Are you tired of using the same web host over and over again? Have you considered hosting your own websites? Do you want to manage and control your own site? If the answer to these questions is ‘yes’, then you’re ready to start hosting your own sites! In this article, we’ll cover some of the things you need to know before making the switch to hosting your own site. To be a web host, you’ll need to be tech-savvy and have a good understanding of operating systems and technical terms. You’ll also need to know how to set up a server environment and how to use different types of servers. You should have a good grasp of scripting languages like PHP, Perl, and MySQL, as well as current technologies. You also need to have a good knowledge of hardware as well as server components.
The first thing you should be aware of is the pros and cons. It's one thing to tell you that you want to run your own web site, and it's another to do it.
- You’ll have a higher level of awareness (you’re at the heart of everything that happens on the server),
- you’ll have no monthly hosting charges/accounts,
- you’ll no longer feel like you’re in a state of ineffectiveness,”
- “You’ll be in a non-shared environment” (a dedicated server),
- “you’ll have unlimited websites, databases and content, and storage,”
- You’’ll have more bandwidth”,
- “you won’t have to wait on someone else’s time”, and “you’ll have complete control”.
- Sometimes it’s exhausting.
- Server/hardware issues
- Internet service provider (ISP) monthly business/broadband expenses
- Website is offline if server goes down
- No technical support team
- Software, hardware and network expenses
There could be many other advantages and disadvantages, but I’ve listed some of the most important ones below. Managing a web server begins as a full-time job. You’ll need to keep an eye on your site’s performance and security at all times. This can be time-consuming, especially if you already have other responsibilities. However, the control you’ll have over your site and its performance is highly gratifying. You won’t have to wait for tech support or approval to run a script on your server. You can host as many sites and databases as you want, so long as your hardware is up to the task. There’s no need to trawl the discussion forums to find the best web host, or complain about your current host’s performance. You can even start hosting your family and friends’ personal websites.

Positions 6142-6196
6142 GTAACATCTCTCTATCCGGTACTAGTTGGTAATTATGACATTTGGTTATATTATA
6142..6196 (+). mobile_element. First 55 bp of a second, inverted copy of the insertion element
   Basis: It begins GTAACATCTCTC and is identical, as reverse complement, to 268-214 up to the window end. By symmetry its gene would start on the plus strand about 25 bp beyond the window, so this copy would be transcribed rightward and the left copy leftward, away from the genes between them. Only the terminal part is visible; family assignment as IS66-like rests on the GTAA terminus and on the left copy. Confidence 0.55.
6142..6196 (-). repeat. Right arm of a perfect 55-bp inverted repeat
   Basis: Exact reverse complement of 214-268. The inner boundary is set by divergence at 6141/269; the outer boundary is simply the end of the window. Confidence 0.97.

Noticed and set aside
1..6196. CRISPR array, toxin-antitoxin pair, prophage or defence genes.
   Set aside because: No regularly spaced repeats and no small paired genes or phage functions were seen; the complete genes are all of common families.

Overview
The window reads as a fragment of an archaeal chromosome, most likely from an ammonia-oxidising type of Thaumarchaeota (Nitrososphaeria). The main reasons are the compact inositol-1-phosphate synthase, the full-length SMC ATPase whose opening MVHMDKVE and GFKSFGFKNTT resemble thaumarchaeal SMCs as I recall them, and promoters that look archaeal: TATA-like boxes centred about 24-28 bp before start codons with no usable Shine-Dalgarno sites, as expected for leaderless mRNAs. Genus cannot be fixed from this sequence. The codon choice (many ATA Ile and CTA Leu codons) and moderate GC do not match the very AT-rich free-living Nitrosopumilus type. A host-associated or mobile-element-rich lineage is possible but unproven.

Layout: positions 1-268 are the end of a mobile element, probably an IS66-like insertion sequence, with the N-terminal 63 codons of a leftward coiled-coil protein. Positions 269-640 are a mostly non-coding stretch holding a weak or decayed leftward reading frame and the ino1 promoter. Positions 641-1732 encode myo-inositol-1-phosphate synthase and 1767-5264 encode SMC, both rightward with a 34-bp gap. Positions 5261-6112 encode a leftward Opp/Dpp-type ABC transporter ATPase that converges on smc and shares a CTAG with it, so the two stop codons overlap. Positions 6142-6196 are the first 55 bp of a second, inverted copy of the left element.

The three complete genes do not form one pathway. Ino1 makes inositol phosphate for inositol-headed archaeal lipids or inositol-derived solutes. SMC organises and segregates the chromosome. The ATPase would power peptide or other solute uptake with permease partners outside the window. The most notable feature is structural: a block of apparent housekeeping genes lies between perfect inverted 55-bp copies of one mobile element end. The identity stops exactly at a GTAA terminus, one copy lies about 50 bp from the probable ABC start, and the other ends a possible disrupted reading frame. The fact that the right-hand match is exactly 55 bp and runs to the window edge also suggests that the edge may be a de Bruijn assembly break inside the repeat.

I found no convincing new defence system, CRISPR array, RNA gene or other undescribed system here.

Ask yourself, “How tech savvy am I?” In many cases, you don’t need to be a “tech guru” or anything of that nature, but you need to be extremely resourceful, and you need to be able to find solutions and solutions to problems quickly and effectively. That means you need to be internet savvy, not just the “average surfer, surfing aimlessly,” but the “surfer who always finds what they’re looking for.” And that’s important because with any kind of server environment, you’ll run into problems, and you’ll find solutions to those problems online, using a variety of resources, search methods, and search engines. Sure, you can hire somebody to fix it for you, but like we learned from “web hosting”, that’s not always the best choice. So, let’s see if you’re ready to find answers to those problems. How would you search for solutions? I’m looking for: Microsoft Windows 2003 Server: 1056? It’s A DHCP Server Error
Did you go to Google first? If so, that’s a nice try and normal for most people, plus a great place to begin, but most of the time it’s best to go to the developers’ website, and in this case “microsoft.com” would be the first thing that came to mind. Why? Well, Google will more than likely give you an answer from Microsoft or other sources, and you don’t want to get an answer that’s not accurate from another source. It’s not uncommon to get an answer from Microsoft that doesn’t exactly solve your issue, but you should always go to the developer’s website first. Now search the error once more, and go to Microsoft’s site to find the solution:
What search term did you use? Event ID: 1056 Because the Event ID is an exact error, it identifies your exact issue without expanding your search query. In some cases, the error description is relevant to search as well. For example, I didn’t include the error description in this example. Sometimes, the error description alone or in conjunction with the Event ID is relevant to search. This depends on the error, the search feedback, your skill, and your search technique.